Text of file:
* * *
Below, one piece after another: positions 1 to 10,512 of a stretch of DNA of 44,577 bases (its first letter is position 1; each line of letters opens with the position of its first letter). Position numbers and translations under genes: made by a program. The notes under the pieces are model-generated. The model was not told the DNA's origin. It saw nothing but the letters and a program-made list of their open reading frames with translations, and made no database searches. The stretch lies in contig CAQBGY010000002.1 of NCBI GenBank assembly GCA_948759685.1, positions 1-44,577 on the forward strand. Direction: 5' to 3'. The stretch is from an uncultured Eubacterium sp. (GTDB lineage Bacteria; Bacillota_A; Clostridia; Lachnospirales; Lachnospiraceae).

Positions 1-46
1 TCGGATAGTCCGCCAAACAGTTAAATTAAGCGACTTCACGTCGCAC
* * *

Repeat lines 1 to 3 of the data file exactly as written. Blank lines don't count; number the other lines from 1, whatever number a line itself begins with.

Below, one piece after another: positions 1 to 10,512 of a stretch of DNA of 44,577 bases (its first letter is position 1; each line of letters opens with the position of its first letter). Position numbers and translations under genes: made by a program. The notes under the pieces are model-generated. The model was not told the DNA's origin. It saw nothing but the letters and a program-made list of their open reading frames with translations, and made no database searches. The stretch lies in contig CAQBGY010000002.1 of NCBI GenBank assembly GCA_948759685.1, positions 1-44,577 on the forward strand. Direction: 5' to 3'. The stretch is from an uncultured Eubacterium sp. (GTDB lineage Bacteria; Bacillota_A; Clostridia; Lachnospirales; Lachnospiraceae).

Positions 1-46
1 TCGGATAGTCCGCCAAACAGTTAAATTAAGCGACTTCACGTCGCAC